Care before and after birth
Since infant mortality is extremely high in some parts of the world, the first priority in promoting effective child development is to ensure that children survive the early years when they are most vulnerable to disease and malnutrition. That means educating the mother or primary caregiver, before and after her child is born, about providing critical care during the earliest years.
Our Child Survival Program provides education in these areas:
- Growth Monitoring — steady growth is a good sign of adequate nutrition
- Oral Rehydration Therapy (ORT) — restores fluids lost to diarrhea
- Breast-feeding — promotes infant growth, facilitates bonding with the mother, and reduces incidence of illness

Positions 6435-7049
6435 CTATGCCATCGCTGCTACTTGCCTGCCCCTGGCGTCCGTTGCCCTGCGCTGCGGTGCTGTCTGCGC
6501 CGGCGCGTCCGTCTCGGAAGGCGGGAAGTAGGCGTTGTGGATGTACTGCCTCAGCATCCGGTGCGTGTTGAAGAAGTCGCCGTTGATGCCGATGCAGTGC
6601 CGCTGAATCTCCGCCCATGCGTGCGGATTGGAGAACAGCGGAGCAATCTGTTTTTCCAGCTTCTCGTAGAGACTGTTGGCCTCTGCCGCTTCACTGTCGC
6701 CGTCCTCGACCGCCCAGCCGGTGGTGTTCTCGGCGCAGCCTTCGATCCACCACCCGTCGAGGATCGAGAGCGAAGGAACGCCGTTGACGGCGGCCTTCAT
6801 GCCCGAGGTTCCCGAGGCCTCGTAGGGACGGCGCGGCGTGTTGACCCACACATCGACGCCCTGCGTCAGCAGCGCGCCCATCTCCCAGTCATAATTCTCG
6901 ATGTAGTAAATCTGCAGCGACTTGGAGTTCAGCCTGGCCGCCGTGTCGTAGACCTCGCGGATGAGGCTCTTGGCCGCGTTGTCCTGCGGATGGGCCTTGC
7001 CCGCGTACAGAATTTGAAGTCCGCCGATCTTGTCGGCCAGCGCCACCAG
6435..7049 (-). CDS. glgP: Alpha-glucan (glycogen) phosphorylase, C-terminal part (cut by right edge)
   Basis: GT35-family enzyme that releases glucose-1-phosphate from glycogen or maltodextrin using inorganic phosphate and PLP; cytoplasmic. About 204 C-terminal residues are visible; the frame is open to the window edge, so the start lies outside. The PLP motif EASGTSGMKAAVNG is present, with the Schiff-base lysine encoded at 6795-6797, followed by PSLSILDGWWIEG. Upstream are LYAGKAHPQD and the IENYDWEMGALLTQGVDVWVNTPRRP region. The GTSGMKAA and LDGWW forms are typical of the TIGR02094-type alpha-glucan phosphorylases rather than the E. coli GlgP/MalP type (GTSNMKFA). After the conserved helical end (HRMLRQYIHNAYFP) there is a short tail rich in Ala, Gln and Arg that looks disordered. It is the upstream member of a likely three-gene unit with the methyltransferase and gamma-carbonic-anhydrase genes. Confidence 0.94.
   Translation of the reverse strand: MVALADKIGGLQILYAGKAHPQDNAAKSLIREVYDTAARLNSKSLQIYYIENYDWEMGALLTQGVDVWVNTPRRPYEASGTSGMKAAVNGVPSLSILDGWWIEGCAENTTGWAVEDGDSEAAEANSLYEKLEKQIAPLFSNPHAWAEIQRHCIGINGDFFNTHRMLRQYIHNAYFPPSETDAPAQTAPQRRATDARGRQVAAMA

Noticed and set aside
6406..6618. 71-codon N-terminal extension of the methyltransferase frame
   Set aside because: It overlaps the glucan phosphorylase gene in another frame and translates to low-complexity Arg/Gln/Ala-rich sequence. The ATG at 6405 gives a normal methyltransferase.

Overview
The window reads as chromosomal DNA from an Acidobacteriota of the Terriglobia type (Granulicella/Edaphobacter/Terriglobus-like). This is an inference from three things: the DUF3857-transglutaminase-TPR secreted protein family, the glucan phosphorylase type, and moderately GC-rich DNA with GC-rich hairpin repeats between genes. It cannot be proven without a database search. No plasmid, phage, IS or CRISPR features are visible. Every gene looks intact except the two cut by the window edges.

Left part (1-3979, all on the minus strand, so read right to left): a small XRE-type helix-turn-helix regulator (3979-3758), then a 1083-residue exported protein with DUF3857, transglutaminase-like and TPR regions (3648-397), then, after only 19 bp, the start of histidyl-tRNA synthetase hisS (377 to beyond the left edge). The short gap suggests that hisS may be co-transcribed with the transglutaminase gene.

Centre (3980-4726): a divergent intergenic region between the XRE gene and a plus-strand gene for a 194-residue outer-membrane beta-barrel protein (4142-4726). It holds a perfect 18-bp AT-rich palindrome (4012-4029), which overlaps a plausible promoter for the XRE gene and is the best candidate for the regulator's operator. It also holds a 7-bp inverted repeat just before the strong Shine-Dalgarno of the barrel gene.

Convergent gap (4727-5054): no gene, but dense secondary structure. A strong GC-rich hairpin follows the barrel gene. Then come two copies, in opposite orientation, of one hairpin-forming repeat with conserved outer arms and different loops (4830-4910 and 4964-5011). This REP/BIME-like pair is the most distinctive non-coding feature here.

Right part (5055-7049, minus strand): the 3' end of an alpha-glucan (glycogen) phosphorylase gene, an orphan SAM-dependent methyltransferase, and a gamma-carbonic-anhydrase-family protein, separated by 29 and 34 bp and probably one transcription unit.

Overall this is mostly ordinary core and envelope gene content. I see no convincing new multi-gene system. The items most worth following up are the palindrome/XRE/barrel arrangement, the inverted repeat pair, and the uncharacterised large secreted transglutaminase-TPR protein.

- Immunization — an effective way to reduce or eliminate many diseases that cause childhood death and disability
- Female Literacy — the mother's level of education is directly tied to child survival
- Food — food or supplements fight off malnourishment
- Family Planning — greater spacing between births allows the mother's body to be better prepared for the rigors of pregnancy and to provide greater attention to each child's needs
9 million children a year never make it to their fifth birthday
What's more, recent research in child development is clear: The first five years are a crucial period in the development of a child and this development directly affects the quality of adult life.
Brain development is almost wholly completed by age 2 and malnutrition rates peak at around 24 months of age. This implies the need for early interventions concerning:
- Fine/gross motor development
- Cognitive stimulation
- Socialization programs
- Exposure to Christian teaching and the gospel
This research suggests that it is crucial for Compassion to affect the lives of younger children during this crucial two-year window of development. Our Child Survival Program works — and pays big dividends as a child grows older.